To the presses Yellen my dear, this is a job for Super Inflator!

Just press ctrl+P about a quadrillion times.

Soul Glow's picture

Shanghai is 3 multiples lower than it was at the high in '07.  US equities are back at the highs.  China decided not to leverage stocks.

You aren't a trader, are you?

Offthebeach's picture

China is too big to fail. Mr. Yellen will bail them out.

Has the Hitler Downfall commodity YouTube come out yet?

SAT 800's picture

The author is naive. it's probably Glencore who are driving the price down. That's the problem with Mercura buying JP Morgan's trading desk; now there are three players who can all play nice with each other and fuck you; and they're entirely without oversight.

SDRII's picture

John Mack just joined the board: bad omen. 

What trading firm was behind that Libyan Cargo? 

Soul Glow's picture

No.  Stack gold if you can, silver if you can't.  And go long platinum if you have balls.  I think platinum could be a huge payout.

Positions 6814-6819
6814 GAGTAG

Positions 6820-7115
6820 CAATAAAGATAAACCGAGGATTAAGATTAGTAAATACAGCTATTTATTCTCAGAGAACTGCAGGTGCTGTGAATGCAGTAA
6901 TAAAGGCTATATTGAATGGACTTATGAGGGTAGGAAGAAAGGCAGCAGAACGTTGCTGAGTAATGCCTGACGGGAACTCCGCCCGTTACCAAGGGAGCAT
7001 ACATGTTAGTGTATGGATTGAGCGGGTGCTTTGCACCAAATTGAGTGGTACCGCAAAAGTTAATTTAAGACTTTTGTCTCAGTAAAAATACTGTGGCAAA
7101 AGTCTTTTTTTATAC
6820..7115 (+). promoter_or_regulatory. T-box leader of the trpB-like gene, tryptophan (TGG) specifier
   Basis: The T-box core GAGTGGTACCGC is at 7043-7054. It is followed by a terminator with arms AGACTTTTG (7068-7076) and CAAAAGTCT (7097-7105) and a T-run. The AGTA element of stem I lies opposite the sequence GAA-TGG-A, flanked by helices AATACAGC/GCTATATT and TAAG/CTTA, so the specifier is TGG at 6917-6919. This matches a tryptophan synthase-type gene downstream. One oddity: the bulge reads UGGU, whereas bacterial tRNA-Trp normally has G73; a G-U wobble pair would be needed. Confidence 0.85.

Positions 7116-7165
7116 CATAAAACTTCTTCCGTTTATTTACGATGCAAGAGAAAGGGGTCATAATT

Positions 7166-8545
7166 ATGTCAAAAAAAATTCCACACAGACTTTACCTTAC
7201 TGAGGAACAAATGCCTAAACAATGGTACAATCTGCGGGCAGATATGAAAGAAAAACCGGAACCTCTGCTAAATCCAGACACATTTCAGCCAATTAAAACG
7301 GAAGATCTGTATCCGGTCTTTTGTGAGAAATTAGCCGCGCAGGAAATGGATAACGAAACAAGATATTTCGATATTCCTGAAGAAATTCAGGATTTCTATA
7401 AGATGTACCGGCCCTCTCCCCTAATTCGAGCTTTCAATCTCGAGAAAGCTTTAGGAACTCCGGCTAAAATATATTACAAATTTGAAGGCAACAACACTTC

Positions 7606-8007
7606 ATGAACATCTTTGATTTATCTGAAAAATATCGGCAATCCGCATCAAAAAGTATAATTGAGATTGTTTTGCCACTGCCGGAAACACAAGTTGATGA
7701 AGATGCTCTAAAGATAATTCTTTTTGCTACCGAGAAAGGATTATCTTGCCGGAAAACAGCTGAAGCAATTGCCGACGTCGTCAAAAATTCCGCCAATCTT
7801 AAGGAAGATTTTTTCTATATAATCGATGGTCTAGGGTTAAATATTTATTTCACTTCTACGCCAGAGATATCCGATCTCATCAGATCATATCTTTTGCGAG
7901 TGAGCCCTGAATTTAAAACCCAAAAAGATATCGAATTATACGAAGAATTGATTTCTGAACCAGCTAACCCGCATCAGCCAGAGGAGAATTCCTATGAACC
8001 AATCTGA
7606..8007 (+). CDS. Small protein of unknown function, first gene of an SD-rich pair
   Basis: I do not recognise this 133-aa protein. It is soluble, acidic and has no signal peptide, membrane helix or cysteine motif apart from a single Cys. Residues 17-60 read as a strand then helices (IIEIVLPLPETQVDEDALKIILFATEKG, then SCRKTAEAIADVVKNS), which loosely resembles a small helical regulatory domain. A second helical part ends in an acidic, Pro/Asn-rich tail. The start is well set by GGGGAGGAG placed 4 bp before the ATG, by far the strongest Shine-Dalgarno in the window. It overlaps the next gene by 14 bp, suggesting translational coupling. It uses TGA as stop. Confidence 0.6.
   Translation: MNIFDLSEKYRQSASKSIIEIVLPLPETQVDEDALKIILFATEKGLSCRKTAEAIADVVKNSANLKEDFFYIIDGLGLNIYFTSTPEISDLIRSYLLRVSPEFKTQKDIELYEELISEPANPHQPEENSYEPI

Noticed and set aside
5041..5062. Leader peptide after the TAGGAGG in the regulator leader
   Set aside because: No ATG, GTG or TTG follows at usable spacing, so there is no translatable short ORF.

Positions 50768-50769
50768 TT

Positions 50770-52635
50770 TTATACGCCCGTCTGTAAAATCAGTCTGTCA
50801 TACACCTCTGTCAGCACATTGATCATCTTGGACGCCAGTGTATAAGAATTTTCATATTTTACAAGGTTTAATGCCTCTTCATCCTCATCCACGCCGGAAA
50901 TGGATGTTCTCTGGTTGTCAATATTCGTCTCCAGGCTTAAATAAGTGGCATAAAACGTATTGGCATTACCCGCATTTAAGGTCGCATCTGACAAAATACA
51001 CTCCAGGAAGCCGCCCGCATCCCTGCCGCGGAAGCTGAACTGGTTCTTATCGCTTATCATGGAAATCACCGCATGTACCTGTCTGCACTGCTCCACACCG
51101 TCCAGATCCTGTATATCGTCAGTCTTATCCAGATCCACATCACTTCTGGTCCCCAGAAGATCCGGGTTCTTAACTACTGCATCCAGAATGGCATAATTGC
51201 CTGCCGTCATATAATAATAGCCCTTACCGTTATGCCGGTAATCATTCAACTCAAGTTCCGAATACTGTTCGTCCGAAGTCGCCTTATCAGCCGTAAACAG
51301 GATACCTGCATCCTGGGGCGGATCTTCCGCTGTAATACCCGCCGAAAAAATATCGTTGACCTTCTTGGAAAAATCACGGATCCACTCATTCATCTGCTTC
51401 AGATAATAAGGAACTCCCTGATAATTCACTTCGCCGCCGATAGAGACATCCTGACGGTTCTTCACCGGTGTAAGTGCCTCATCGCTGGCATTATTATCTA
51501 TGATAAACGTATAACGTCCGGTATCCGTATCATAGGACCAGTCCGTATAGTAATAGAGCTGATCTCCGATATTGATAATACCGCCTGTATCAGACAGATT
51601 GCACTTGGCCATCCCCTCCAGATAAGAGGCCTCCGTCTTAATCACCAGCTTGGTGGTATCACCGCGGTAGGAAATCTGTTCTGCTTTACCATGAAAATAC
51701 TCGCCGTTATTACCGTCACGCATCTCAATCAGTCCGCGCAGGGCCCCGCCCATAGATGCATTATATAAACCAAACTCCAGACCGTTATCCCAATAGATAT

Atomizer's picture

If you remember during Greenspan housing collapse, EBT folks were breaking into new home construction projects to steal copper and resell on black market. Not on my computer, Tyler's...pull up the story on the Chinese boat that sunk carrying copper. I think it was about two years old. It was a good laugh. 

Soul Glow's picture

It was meth heads.  Meth heads steal copper.  EBT folks sit on their sofas all day watching TV and sipping slurpees.

DormRoom's picture

Buying during this crash will be the best play over the next 20 years.

Stagflation or global, total war is the only out developed countries have left.  Both outcomes are favorable for the commodity complex.  The Great Moderation which had absorbed global inflationary pressure, also had a dampening effect on global deflation (breadth first traversal along nation-state nodes).  But the emerging markets can no longer absorbed deflation forces.  Hence the latent effect.  Societies are now buckling under the force.